11 September 2019

Nowadays, no hotel is booked, or new restaurant visited without a scrutinising of online reviews such as on TripAdvisor. The effect of such sites has been overwhelming on customer behaviour. But arguably through these sites, also exists equally profound effects on front-line employees, which until now have remained hidden.
Two people using mobile phones

Through the Venture Fund, I have led research to shine light on this phenomenon. Over multiple stages of quantitative and qualitative research, we were excited to offer the ‘Big Customer Effect’. Simplistically, this occurs when employees are triggered to think that a customer might write a review, so for them in such a case they are not serving a regular customer but a ‘big’ one. This results in employees feeling more excited and work harder to satisfy the customer. Such triggers include the mention of review sites (e.g. “I found you on Google Reviews”), visibility of a site logo and even the customer asking if they can pay by Apple Pay (signalling they are tech savvy). Our field of study involved hiring an amateur actress to visit 40 Edinburgh hotels and ask for advice on what to do in Edinburgh. For one half she mentioned she found them on TripAdvisor whereas the other half she did not. By mentioning TripAdvisor, the employee helped her for 50% longer than if she did not.

A further novel finding was that it is not only the customer who can trigger this effect, firms can do so too. Through different experiments we showed how employees would act in front of the customer if the firm had told them how important reviews are to the success of the company. If orientated in this way, employees would experience the same positive arousal and increase in customer focus, as if a customer said they found them on TripAdvisor as above. In essence, customers can make themselves ‘big’ through triggering but firms can make all customers big through orientating.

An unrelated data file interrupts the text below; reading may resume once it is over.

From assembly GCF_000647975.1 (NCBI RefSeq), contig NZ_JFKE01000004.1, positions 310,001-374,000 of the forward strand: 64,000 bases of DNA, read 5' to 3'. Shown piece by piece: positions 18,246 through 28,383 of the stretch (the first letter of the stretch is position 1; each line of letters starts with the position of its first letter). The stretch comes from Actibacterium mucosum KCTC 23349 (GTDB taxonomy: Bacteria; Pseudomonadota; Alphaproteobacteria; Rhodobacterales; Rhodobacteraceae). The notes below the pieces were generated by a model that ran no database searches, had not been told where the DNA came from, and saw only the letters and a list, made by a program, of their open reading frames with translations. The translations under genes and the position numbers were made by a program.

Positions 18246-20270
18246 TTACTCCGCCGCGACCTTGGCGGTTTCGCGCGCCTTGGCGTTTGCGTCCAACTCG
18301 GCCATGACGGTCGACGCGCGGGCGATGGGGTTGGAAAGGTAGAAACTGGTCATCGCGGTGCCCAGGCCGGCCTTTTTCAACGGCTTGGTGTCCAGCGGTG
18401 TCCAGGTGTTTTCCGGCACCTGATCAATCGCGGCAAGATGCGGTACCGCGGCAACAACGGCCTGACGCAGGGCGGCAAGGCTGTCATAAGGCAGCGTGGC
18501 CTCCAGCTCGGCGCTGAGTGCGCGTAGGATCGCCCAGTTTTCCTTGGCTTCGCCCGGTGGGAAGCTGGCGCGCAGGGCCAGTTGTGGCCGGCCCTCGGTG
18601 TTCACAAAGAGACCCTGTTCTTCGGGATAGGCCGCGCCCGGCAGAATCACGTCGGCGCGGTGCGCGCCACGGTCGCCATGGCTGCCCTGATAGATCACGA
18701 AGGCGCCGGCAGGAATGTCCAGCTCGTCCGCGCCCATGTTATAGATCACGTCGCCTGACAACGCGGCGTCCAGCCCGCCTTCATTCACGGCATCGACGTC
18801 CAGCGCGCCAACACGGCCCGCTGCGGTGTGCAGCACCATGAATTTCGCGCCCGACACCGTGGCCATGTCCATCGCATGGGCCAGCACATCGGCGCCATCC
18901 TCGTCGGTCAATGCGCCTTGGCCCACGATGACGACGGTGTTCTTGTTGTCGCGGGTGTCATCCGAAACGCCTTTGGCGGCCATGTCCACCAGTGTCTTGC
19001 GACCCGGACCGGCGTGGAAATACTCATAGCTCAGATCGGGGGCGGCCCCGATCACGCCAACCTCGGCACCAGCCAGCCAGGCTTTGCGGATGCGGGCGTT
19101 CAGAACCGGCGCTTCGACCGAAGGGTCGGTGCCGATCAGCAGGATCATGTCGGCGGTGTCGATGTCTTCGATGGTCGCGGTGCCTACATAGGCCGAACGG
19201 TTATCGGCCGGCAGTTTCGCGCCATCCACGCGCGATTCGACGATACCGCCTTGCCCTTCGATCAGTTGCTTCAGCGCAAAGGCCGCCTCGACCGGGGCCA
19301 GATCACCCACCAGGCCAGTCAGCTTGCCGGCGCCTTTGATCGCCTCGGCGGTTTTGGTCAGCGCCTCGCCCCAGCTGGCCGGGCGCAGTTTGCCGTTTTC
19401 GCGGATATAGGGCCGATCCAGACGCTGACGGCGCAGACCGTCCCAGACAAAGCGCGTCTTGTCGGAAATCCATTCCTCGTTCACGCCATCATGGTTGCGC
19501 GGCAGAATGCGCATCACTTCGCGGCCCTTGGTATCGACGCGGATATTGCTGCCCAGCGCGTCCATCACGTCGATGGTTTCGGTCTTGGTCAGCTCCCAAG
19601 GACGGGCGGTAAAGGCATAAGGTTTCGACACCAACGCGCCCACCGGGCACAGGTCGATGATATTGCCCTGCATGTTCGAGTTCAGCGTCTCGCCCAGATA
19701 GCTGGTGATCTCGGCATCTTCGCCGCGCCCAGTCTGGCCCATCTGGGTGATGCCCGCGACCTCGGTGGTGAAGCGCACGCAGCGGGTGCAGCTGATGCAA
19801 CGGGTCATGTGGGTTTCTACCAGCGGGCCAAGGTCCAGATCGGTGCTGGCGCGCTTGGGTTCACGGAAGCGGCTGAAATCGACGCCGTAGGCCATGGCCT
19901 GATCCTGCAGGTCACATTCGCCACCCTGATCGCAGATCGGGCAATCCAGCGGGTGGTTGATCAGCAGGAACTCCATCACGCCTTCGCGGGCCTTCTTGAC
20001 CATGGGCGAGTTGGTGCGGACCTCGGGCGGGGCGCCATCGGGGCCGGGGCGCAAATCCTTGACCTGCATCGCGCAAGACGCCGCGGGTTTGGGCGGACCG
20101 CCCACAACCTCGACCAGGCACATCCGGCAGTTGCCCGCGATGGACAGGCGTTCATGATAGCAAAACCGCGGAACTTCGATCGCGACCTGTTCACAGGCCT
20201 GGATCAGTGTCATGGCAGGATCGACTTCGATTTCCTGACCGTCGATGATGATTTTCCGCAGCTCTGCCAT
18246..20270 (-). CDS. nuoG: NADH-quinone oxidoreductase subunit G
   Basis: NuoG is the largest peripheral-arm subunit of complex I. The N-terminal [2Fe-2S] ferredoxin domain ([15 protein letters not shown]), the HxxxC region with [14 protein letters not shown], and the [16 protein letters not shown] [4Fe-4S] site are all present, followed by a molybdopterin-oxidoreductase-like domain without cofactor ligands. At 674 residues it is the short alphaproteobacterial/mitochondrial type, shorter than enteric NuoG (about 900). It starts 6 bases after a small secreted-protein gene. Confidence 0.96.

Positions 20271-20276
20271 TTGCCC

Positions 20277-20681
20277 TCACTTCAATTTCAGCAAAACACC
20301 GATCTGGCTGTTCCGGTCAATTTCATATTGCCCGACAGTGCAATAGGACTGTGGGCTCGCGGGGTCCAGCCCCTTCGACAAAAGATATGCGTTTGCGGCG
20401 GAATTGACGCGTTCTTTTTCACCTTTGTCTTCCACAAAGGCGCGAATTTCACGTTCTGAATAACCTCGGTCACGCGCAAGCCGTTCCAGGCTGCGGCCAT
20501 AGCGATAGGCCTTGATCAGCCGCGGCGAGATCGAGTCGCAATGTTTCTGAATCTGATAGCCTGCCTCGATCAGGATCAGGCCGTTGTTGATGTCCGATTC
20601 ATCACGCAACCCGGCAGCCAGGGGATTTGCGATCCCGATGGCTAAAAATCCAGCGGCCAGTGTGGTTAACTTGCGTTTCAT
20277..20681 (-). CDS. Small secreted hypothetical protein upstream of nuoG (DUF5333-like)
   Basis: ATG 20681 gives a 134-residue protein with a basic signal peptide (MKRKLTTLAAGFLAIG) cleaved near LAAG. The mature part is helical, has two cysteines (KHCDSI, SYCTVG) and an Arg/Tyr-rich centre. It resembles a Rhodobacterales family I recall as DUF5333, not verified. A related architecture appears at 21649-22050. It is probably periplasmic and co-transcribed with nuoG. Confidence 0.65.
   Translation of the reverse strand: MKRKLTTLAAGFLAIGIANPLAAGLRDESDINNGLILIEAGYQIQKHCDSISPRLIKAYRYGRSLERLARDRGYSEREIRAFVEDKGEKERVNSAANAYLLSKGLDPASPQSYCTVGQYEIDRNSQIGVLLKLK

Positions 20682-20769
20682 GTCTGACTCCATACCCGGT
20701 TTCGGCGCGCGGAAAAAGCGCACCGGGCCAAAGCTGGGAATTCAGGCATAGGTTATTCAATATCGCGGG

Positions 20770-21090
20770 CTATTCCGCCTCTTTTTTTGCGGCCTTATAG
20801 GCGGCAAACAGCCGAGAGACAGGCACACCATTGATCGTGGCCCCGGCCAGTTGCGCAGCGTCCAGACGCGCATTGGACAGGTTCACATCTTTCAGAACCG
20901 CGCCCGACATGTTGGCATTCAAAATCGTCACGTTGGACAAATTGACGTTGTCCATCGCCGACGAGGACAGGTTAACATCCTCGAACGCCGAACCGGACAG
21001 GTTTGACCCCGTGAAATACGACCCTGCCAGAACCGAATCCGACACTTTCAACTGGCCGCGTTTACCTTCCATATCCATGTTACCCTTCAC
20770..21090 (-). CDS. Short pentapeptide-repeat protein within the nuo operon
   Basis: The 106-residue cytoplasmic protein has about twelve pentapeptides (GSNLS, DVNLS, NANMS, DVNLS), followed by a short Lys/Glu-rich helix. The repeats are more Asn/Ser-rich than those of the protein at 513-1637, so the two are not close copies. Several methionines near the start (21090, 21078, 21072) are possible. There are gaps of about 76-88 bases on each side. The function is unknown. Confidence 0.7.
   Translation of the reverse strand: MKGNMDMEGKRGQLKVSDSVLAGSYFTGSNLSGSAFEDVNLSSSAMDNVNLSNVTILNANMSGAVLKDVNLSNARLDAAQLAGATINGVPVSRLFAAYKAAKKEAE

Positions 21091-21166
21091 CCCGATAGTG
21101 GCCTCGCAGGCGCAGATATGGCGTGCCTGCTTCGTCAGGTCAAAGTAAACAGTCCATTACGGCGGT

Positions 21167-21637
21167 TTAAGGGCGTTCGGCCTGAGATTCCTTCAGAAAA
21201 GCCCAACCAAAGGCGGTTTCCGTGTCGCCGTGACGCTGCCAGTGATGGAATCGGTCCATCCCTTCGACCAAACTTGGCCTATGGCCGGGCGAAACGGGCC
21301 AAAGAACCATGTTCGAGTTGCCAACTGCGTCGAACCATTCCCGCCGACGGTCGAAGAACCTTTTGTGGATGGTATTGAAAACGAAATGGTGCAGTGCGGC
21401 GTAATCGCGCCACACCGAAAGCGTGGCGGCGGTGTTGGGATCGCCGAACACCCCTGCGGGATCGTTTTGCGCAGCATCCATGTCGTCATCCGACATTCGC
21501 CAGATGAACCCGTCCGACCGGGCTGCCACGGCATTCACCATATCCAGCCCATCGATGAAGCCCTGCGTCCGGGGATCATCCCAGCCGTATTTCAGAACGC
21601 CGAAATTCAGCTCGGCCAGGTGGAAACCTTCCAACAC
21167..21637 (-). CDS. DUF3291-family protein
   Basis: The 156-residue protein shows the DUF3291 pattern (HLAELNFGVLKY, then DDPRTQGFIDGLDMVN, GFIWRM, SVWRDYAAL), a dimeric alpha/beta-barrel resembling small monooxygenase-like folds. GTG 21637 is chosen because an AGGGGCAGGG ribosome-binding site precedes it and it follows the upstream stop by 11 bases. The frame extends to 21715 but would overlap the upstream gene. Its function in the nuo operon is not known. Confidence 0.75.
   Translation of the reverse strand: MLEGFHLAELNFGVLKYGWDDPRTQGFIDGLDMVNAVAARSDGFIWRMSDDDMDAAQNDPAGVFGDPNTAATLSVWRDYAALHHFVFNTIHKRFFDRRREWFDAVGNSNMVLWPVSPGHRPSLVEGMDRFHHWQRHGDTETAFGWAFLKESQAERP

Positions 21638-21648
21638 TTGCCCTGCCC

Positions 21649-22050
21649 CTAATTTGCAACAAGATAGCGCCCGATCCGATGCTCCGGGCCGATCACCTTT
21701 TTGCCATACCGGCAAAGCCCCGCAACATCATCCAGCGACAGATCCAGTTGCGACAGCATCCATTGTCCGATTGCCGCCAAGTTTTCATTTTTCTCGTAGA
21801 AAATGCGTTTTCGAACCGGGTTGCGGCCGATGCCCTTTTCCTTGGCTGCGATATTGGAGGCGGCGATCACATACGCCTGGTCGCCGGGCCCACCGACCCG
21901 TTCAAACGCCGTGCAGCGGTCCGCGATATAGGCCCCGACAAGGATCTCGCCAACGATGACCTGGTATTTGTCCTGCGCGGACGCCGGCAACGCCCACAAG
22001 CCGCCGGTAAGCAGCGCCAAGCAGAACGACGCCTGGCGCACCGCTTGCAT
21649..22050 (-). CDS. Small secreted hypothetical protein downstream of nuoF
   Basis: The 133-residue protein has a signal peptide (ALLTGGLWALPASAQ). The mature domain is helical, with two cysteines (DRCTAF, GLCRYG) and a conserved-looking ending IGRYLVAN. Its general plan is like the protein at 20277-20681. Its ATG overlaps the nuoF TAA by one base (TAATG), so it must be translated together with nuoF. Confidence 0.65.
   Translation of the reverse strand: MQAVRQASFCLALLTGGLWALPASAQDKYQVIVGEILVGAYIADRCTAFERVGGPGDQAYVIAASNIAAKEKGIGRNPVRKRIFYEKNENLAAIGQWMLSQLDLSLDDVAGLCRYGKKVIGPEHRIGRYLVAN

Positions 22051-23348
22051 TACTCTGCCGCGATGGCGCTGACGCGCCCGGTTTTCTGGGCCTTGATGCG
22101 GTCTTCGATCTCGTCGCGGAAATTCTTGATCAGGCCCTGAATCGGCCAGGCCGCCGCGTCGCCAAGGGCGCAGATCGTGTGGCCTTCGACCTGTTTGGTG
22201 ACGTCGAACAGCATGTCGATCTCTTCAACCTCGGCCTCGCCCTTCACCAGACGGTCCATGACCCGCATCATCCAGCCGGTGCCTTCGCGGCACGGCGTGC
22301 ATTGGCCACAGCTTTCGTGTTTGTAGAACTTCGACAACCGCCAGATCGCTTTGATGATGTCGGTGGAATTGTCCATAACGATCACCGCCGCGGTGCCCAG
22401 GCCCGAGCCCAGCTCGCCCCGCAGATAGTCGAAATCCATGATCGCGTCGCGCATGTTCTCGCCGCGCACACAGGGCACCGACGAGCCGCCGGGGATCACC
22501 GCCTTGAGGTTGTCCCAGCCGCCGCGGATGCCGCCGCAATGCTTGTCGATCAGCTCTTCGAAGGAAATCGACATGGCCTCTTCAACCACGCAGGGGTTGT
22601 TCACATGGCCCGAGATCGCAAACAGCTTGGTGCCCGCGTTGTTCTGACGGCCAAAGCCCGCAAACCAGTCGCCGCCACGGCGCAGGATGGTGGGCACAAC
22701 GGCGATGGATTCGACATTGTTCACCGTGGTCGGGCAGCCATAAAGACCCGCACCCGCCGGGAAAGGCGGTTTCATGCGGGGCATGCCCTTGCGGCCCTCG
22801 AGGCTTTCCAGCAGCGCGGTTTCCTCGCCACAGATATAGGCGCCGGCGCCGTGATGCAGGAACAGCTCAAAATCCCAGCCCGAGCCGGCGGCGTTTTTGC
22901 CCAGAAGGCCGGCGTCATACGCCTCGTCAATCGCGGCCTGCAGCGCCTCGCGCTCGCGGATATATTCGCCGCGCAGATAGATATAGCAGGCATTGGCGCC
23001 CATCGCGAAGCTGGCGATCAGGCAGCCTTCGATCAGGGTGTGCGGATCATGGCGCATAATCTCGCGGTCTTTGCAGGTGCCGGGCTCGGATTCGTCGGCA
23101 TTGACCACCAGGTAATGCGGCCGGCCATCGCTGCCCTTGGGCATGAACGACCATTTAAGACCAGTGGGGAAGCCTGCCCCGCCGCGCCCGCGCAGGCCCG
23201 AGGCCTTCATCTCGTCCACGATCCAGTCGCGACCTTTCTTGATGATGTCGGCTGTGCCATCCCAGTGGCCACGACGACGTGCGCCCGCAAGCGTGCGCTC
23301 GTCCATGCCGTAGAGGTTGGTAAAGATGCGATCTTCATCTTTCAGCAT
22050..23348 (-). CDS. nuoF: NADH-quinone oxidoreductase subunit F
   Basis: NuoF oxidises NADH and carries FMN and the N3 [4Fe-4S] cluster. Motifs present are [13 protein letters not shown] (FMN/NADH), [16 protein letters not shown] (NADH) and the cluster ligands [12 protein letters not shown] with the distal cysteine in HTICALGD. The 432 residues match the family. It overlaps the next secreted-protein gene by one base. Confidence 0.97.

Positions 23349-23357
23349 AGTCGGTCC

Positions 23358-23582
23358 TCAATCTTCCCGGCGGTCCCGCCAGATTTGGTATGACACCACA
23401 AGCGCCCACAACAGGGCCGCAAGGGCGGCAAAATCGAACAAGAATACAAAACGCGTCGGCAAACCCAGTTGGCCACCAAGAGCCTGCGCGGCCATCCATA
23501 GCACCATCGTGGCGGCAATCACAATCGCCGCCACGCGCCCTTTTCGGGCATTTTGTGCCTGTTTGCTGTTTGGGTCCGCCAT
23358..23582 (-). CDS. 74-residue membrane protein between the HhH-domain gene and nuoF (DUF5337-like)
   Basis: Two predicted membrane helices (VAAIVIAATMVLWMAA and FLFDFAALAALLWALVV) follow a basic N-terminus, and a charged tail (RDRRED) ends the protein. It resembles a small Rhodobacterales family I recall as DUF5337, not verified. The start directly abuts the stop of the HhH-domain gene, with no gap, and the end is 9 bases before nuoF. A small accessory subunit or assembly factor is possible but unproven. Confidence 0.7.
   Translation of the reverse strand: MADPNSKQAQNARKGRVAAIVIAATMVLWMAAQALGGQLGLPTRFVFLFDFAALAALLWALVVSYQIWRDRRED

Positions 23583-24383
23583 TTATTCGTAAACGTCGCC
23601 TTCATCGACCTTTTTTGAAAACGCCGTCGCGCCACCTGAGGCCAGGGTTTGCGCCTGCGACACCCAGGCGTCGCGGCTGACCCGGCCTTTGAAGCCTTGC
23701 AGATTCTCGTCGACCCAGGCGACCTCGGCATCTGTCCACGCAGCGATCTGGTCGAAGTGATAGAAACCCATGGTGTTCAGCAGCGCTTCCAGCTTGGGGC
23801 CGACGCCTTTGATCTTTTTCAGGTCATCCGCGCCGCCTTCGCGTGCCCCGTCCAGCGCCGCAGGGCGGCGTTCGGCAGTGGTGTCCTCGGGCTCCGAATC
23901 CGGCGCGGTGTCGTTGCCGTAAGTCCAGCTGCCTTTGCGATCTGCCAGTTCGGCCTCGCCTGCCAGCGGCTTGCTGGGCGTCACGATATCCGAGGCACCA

Overall the Venture Fund has let us first show a crucial effect of online review sites that had till now been overlooked and second, highlight an important, novel and progressive means of front-line employee surveillance. Unlike prior monitoring methods (e.g. CCTV, performance software, location tracking, mystery shoppers, customer surveys) which have had mixed effects on employee performance and also widely criticised for reducing employee well-being, the Big Customer effect does not. It improves employee well-being and also performance. Therefore providing the first empirically validated win-win-win form of monitoring. Customers get better service (woo hoo), employees are more positive at work (yay) and firms get more satisfied employees and customers, leading to greater profit. If there is one take-home message from reading this blog, make sure you mention when you visit venues that you found them on TripAdvisor—you may get a room upgrade or some extra chips (yum). For many reasons I thank the Venture Fund for helping me find this out.

Ben Marder, Senior Lecturer in Marketing at the Business School